Phillies Join MLB Final Four; Rest of League News (Finally!)

After broomsticks cleared out the Red Sox, Cardinals, and Twins, the Phillies pulled out a stunning come from behind 9th inning victory to top the Rockies, 5 – 4, and win their best of five series in four games.  The Rockies had rallied for three runs off of Phillies starter Cliff Lee and a couple of relievers in the bottom of the  eighth, but the Phillies answered with three runs of their own, led by Ryan Howard’s two-out double and a flair off the bat of Jayson Werth to beat Rockies closer Huston Street.  Street had been awesome all season, so I hope he doesn’t suffer like Brad Lidge did after he blew a playoff series to St. Louis a few years back…

So who you got?  Yankees or Angels?  Dodgers or Phillies?  Games start Thursday…  I can’t wait.

Hot Stove Already Warming Up…

The Red Sox have tried to lock in Jason Bay to a contract, but Bay admitted that he’s going to test the market unless he gets a “wow” offer in the next two weeks.   At least two others have filed for free agency, pitchers David Davidson (is that redundant?) and Scott Proctor.  [MLB]

If the White Sox are really interested in Bobby Jenks, perhaps they should be less vocal in asking Jenks to lose weight. Jenks is starting to take it personally.  On the other hand, Jenks has become less effective each of the last two seasons – so maybe a treadmill or aerobics class might be a good thing.  [MLB]

Managerial Carousel…

Tony LaRussa isn’t sure what he wants to do in 2010, a season where his pitching coach became disgruntled (they traded Dave Duncan’s son away, for crying out loud), and the team was blasted out of the playoffs with little more than a whimper.  LaRussa, despite his obvious efforts to color his hair, is 65 now and his contract is up at the conclusion of the World Series.  The Cards would keep him, no doubt, but at least it gives some news people things to talk about.  [FoxSports]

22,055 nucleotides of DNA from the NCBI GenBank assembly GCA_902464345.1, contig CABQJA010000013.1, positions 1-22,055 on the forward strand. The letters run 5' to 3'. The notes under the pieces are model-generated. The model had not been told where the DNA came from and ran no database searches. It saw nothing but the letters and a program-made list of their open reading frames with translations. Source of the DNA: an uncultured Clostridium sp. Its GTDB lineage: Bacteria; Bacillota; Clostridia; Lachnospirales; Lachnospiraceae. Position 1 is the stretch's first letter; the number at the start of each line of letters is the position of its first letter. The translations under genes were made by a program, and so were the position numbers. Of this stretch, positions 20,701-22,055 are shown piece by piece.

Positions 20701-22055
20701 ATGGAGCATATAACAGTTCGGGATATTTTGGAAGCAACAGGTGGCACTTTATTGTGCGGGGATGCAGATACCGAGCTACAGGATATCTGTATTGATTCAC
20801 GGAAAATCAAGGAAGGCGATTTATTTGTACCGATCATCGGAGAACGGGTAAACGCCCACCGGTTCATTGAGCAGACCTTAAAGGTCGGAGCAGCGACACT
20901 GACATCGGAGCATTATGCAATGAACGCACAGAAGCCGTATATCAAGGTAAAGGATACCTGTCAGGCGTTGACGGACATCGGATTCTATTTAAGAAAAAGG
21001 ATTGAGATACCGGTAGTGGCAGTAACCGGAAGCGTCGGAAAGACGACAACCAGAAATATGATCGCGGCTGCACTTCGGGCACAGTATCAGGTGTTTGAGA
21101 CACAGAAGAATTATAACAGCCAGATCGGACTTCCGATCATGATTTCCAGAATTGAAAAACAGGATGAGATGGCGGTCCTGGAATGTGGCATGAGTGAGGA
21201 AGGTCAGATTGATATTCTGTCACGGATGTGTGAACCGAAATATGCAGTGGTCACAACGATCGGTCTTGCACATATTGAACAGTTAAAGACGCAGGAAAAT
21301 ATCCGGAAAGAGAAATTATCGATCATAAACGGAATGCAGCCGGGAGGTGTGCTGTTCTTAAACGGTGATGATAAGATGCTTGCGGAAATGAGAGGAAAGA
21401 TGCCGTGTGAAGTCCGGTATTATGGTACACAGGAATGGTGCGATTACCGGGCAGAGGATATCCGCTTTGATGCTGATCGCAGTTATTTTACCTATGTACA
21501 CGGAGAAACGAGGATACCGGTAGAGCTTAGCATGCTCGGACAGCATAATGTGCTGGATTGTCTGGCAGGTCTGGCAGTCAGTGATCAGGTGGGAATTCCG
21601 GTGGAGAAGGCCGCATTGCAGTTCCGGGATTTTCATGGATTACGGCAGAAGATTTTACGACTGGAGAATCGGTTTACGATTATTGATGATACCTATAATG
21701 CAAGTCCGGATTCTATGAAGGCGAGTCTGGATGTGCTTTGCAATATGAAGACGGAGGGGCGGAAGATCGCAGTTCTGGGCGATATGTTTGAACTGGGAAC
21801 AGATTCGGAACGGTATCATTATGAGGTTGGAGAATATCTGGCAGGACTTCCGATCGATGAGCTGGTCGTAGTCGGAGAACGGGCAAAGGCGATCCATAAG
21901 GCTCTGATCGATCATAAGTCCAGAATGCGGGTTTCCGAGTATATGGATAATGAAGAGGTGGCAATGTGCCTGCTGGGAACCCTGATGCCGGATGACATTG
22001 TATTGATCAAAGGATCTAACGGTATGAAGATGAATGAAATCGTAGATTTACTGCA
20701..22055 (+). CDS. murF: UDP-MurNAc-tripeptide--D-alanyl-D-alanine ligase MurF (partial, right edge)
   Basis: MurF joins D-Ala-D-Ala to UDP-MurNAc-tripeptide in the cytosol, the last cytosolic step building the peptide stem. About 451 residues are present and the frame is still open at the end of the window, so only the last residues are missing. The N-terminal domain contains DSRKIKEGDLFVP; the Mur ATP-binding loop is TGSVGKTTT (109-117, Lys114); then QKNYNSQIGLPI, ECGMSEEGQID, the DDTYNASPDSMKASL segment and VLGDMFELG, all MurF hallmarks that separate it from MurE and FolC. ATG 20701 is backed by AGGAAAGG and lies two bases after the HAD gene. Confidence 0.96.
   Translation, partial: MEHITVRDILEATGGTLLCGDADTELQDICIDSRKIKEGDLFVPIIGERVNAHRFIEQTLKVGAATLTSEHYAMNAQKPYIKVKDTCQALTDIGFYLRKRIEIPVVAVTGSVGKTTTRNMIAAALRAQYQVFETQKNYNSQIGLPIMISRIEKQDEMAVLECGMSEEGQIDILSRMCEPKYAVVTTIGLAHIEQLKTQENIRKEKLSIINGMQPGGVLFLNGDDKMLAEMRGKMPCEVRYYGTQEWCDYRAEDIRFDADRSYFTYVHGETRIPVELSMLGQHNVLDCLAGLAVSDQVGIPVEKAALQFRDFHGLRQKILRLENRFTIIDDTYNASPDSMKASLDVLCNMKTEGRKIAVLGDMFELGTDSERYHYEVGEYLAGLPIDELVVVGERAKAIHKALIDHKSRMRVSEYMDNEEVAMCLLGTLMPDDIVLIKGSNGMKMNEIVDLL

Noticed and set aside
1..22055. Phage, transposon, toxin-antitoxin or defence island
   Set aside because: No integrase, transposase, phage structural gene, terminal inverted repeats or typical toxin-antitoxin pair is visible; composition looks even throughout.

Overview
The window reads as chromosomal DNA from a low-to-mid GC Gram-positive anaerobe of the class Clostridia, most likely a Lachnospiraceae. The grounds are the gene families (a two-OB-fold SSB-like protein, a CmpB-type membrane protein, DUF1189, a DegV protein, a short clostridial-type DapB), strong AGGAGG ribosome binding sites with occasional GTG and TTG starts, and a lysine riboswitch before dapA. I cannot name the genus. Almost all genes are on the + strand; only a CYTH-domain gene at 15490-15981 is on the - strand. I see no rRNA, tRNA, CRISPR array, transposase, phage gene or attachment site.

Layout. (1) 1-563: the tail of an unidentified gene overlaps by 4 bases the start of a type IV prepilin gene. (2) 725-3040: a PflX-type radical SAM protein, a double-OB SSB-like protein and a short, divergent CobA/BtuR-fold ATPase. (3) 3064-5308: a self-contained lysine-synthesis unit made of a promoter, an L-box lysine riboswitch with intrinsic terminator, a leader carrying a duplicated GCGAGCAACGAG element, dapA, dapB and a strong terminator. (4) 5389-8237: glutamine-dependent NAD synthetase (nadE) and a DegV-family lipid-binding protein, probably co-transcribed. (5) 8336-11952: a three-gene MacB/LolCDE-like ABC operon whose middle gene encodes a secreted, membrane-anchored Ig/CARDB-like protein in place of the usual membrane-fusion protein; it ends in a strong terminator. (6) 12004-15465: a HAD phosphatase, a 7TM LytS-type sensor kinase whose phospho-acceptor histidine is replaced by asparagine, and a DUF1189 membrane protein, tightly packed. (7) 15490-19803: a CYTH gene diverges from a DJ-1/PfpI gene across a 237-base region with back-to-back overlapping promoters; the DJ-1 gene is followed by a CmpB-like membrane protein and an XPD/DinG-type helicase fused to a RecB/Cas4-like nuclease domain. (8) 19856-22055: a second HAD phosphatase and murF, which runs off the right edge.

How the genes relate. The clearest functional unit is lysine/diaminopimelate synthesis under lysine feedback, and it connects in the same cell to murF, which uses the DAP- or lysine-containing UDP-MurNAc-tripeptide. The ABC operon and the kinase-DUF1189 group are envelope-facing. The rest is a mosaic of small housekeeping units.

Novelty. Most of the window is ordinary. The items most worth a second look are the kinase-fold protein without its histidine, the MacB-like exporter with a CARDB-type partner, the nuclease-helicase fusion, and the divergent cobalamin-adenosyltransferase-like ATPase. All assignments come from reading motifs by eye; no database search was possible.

The Houston Astros have at least ten people on the list of managerial candidates to replace Cecil Cooper.  Get out your 1980s and 1990s baseball cards…  Dave Clark, Tim Bogar, Randy Ready, Brad Mills, Bob Melvin, Al Pedrique…  Even Manny Acta is on the list (really?).  [FoxSports]

Hurry Back! Tim Wakefield heads to surgery to remove fragments from his back.  Hopefully the knuckleballer can come back for another go…  [MLB]

Is it Over? The Padres waived Cliff Floyd…  (San Diego also waived Shawn Hill and Cha Seung Baek.)  For what it’s worth, MLB referred to Floyd as a DH – but can a NL team really carry a DH?

Happy Birthday! Rube Waddell was born on Friday the 13th, 1876, in Bradford, PA.  For this life story, you’ll have to buy my book…  You know, Wild Bill Donovan’s career paralleled Rube’s career – they had many games against each other, including trips to the bowling alley.  How did I never know that Wild Bill was also born on the exact same day?

Others on the birthday list include:  Pickles Dilhoefer (1893), that Black Sox crook Swede Risberg (1894), Eddie Yost (1926), Hall of Famer Eddie Mathews (1931), Bob Bailey (1942), Randy Moffitt (1948), Dick Pole (1950), Frank LaCorte (1951),  George Frazier (1954), *that’s a lot of former Cubs relievers…, and future Hall of Famer Trevor Hoffman (1967).  Wow – three Hall of Famers on the same day…